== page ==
The Nature Conservation Trust (NCT) was established via an act of NSW Parliament, the Nature Conservation Trust Act 2001. The organisation was created as a bipartisan initiative with significant input by both conservation and agricultural sectors. It was established as a not-for-profit statutory body corporate by this Act, with three principal activities:
- To contribute to the conservation and enhancement of natural heritage on private land in NSW
- To operate a revolving fund scheme in order to purchase properties of high conservation value and apply in-perpetuity covenants protecting areas of high conservation value
- To communicate and to educate the public on the general importance of natural heritage of private land in NSW.
In 2016-17, the Nature Conservation Trust was replaced by the Biodiversity Conservation Trust. Some differences between the NCT and BCT include a new explicit focus on biodiversity conservation, as well as an integration within governmental structure with the BCT being a representative of the Crown that reports directly to the Minister for Environment. The BCT will continue to administer agreements concluded under previous legislation with the Nature Conservation Trust.
The Nature Conservation Trust story is significant given the work it had undertaken in connecting with local residents, farmers and in empowering them to protect natural heritage and improve conservation protection on their properties. The Trust has contributed to the protection of over 55,000 hectares of land with in-perpetuity covenants throughout New South Wales including the Capertree Valley, Albury and Lismore.
In-Perpetuity Covenants and the Nature Conservation Trust
In addition to its education and communication responsibilities, the major activity undertaken by the Nature Conservation Trust was the creation of in-perpetuity covenants which protect areas of natural heritage forever via restriction of development, vegetation removal and interference among other activities. The NCT would consider a range of factors when looking for new land opportunities including: biodiversity and general species richness, vegetation communities poorly represented in existing reserves, threatened species habitats, and ecosystems that contribute to greater climate change resilience and adaptation.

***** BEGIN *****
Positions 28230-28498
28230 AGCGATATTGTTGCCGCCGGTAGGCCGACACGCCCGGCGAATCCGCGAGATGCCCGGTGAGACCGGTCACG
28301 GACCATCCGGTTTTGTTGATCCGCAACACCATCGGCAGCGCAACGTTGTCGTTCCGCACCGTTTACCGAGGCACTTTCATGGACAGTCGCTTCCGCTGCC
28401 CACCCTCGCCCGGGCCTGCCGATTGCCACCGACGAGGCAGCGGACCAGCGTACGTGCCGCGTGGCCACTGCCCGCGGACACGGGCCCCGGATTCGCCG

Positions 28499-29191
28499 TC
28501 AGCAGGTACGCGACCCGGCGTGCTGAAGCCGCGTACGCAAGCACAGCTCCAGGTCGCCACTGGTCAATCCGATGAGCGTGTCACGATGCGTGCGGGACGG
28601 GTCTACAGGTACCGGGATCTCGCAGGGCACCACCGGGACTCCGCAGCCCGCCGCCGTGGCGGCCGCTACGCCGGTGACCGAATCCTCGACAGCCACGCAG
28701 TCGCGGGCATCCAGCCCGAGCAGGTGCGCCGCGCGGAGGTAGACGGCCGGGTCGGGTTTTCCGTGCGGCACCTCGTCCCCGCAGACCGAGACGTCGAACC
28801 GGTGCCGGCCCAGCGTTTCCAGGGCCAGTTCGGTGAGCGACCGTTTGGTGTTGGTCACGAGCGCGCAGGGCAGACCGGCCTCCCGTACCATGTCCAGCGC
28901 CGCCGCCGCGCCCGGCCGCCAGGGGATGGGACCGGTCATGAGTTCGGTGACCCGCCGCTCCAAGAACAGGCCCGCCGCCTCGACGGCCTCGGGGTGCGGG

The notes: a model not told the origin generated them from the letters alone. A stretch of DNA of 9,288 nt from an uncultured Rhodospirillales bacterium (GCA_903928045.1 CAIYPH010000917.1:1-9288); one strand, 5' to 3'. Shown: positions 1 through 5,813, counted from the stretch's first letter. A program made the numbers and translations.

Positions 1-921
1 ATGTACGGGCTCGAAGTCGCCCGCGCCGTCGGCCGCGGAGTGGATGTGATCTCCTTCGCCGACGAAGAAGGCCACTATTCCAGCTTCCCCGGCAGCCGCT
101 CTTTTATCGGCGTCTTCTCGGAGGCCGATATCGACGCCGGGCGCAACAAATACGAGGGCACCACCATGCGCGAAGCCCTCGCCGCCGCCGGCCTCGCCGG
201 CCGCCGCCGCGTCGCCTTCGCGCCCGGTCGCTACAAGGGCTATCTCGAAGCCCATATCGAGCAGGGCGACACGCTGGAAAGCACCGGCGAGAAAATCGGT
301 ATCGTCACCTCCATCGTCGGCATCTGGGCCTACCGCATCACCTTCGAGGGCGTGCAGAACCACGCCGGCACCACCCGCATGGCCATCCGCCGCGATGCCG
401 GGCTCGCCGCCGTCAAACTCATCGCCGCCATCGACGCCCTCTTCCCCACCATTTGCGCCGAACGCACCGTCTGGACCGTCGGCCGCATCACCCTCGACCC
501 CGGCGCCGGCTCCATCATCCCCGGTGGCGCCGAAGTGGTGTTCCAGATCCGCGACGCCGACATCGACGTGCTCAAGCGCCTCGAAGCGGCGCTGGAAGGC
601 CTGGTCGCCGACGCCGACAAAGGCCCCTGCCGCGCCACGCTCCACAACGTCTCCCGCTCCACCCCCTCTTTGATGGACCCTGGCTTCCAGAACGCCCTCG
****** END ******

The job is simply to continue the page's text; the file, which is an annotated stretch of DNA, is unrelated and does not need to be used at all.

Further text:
A key responsibility of the NCT was initiating discussions with landholders and providing ongoing support through the process of covenant applications. Typically government agencies interested in protecting a biodiversity asset would approach the Trust and the Trust would act to engage with landholders and local stakeholders. Once an agreement was drawn up, the NCT would provide ongoing support and facilitation for landholders including annual contact with landholders as well as property visits and inspections.
Covenant agreements would include a contract but also supplementary information about the property it covers as well as how this property forms a part of regional corridors promoting connectivity between different ecosystems. This contextualising of the covenant impact had a key positive impact on landholders – “people’s eyes light up to see where they fit within” regional corridors connecting national parks.
Capertree Valley Case Study: The power of local advocates
Capertree Valley is located approximately 135 kilometres northwest of Sydney in New South Wales. The Valley is noted internationally for its high bird biodiversity as well as being home to a number of World Heritage sites. In this case study, a landholder who had done significant tree planting on her property approached the NCT directly, seeking to protect the plantings with a covenant. Her objective was to protect the trees with an in-perpetuity covenant, necessary given the minimal protection for trees planted post 1990.
This landholder became a strong advocate for the work of the Nature Conservation Trust in the Capertree Valley. During this covenant process, she built knowledge and awareness about the program in the local community, engaging her established networks as a community member. This popular support along with the support of local organisations such as the local Catchment Management Authority allowed the NCT to create an organised project comprising local community and organisations working together to a common goal of protecting areas of high conservation value.
This story of the Capertree Valley highlights the enabling role of the NCT and the importance of local stakeholders in initiating and connecting the NCT to the broader community. Through its covenant programs, the NCT provided concerned landholders with a pathway to protect areas of high conservation value, it also provided ongoing support and contextualised the impact of these decisions by members of the community. In turn, community members were more empowered to not only work with the NCT to apply these covenants protecting local ecosystems, but also to educate and build awareness about the programs of the NCT.